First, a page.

CD-R vs CD-R Digital for MP3 Recording

I was just wondering which CD-R is best for burning MP3’s and has the most probability of playing in more CD players.


Unless some new format has snuck up on me I’d have to say that there is only one commonly used format, so there is no cd-r ‘digital’ (it’s all one and the same).

Perhaps you’re asking about the CD-R’s labeled for music? There is no difference still, except that you pay more for those and that extra money goes to the Record Industry to ‘off-set’ their losses from copyed material.

In other words, don’t buy them

Well, the reason I ask is because when I burn onto a CD-R it won’t play on my portable CD player. But when I burn it onto a CD-R that says “Digital” it plays.

There must be some difference between the two (besides the price).

Hmm that’s strange. Are you certain you are writing to it using the same format?

How old is your Cd player?

There’s no such thing as a non-digital CD, so there must be some other difference.

Are the two discs of the same brand?? I’ve known people who had car CD players that would only play TDK discs while their home player would play any brand - TDK, Memorex, Fuji, etc.

The best CD-R brand (IMHO) is Taiyo Yuden. TY doesn’t sell any of their CD-R discs at retail in the US, but any spindle of Fuji CD-Rs that says “Made in Japan” should be TY. If you google for “Taiyo Yuden” you’ll find some places that sell spindles of genuine Taiyo Yudens, but because they cost a bit more anyway (plus you have to get them shipped) this costs a bit more than you’re used to.

As far as your portable player goes, I haven’t seen a portable player built in the past 3 years that couldn’t handle a CD-R. This also makes me think it’s the brand you’re using. If another brand doesn’t work, you might consider a CD cleaning disc, but since the decent ones cost $14.99 or so, you might just wanna think about getting a new player if a brand change doesn’t solve your problems.

It’s only a year old.

I have two different kinds of CD-R’s here…

  1. TDK Music CD-R for Audio Recording - Compact Disk Digital Audio Recordable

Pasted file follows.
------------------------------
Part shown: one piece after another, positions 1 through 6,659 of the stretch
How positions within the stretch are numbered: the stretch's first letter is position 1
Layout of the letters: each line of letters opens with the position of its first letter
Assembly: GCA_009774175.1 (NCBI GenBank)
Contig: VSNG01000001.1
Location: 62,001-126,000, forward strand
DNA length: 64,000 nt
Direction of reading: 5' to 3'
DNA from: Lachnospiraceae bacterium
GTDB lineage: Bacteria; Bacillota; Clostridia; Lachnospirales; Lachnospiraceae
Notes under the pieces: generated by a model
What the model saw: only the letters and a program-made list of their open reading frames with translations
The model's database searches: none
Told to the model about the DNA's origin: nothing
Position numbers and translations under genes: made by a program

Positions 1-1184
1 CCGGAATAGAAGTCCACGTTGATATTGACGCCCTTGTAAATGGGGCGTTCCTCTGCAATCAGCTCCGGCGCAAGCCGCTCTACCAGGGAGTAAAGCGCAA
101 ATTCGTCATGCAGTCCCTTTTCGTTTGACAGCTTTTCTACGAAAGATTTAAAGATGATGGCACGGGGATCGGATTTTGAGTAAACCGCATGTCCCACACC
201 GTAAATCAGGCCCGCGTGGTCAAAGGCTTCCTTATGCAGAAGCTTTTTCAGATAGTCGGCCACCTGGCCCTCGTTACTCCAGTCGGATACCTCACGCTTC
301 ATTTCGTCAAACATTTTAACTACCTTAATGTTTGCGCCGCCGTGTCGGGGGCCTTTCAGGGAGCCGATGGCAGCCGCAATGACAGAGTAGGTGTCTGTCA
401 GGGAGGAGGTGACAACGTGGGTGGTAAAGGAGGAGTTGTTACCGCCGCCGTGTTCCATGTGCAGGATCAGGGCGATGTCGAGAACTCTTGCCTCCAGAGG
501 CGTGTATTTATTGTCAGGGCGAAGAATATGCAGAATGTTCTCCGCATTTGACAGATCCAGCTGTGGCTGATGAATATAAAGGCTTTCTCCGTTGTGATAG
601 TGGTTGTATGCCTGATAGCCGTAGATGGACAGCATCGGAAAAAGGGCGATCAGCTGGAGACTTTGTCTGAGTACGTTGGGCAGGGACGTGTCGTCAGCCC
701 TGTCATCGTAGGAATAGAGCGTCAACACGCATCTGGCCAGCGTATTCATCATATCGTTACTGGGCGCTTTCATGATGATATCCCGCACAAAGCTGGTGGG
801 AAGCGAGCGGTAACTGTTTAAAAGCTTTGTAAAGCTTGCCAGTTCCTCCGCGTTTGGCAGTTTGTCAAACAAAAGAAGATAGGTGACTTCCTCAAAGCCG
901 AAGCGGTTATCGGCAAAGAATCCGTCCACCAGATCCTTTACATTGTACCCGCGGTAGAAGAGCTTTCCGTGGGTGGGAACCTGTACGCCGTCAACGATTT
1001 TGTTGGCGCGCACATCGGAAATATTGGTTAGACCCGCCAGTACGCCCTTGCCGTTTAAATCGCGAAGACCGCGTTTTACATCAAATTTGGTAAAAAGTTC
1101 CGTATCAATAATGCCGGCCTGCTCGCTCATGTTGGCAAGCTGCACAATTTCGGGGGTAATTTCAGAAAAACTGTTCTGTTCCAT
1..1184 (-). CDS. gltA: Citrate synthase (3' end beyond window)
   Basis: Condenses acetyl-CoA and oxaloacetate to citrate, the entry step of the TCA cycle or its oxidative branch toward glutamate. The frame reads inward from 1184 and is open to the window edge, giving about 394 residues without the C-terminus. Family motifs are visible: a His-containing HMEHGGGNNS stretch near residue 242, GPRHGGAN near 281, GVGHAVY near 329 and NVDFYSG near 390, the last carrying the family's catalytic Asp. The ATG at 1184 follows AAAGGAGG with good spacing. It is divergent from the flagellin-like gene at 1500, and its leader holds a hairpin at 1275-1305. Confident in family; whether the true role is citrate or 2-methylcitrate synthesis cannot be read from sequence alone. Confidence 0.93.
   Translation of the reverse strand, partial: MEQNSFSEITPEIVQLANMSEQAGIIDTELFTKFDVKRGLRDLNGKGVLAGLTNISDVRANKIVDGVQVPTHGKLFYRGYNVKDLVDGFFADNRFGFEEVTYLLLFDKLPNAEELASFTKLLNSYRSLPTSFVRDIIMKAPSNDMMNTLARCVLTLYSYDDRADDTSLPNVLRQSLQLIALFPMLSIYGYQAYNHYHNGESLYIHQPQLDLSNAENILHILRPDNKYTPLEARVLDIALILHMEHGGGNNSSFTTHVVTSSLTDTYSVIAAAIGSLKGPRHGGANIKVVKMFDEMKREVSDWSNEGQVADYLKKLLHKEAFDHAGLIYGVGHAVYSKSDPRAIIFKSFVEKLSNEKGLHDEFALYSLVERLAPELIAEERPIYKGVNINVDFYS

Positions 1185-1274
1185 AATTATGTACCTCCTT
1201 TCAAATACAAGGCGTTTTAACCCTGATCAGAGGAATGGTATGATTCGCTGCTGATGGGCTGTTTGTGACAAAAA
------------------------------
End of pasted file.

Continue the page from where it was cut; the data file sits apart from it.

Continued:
2. Memorex CD-R - Recordable Compact Disks for Computer CD Writers

#1 plays in my Portable - #2 does not.

#1 says it’s “Digital” - Nowhere on package #2 is the word “Digital”
So I guess one is Digital and one is not - but I’m still confused as to why they won’t play in the same player?

You got your CD-R which can be used for data or music. Then there’s CD-R Audio (sometimes labeled “music”) which can only be used in stand-alone CD burners.

From The CD-R FAQ

That’s not true. You can certainly use “music CD-R” discs to burn data CD-ROMs - the copy of Office 2003 that I’m using now was burned to one - but you can’t use “plain” CD-Rs with “console” type CD copiers (the kind that sit on a rack with your other audio equipment). The reason for this is that the “music CD-R” discs contain an extra data track on them that the console copier looks for when you put a new blank in to copy. If it doesn’t find it it won’t burn - which is what happens if you use “regular” CD-R discs.

My guess is that your portable doesn’t like Memorex. Try a different brand.

Sorry, I had that reversed. Standalone recorders can only use “music” CD-Rs.

And they are all digital media, which was my point.

Are you sure you’re burning both discs the same way? Perhaps your CD burning software is automatically switching to audio mode when it sees you’re using a disc intended for audio, and staying in data mode when a data disc is used. In order to record music for playback on an ordinary CD player, you must set your software up to burn an audio discs, not data discs.

And, as others have said, both discs are digital, both should work equally well for your purposes. It’s just that the TDK “audio” discs will also work in a standalone CD recorder.

you wouldn’t be able to burn MP3’s in anything but data mode. Unless you mean decompressing the MP3 back into a normal WAV file in which case, you only get 72 minutes of music off one CD.

I found that my purchase of a cakebox of 100 recordable Taiyo Yuden discs from All Media Outlet offered a lower unit price than I had seen at any retail store.

Yes, that’s exactly what I meant. It’s what you must do if you want to play your MP3 files back on a standard (non-MP3 capable) CD player, and it’s what at least one popular CD burning program (Adaptec EZ-CD Creator) does by automatically, when MP3 files are added to an audio-CD layout.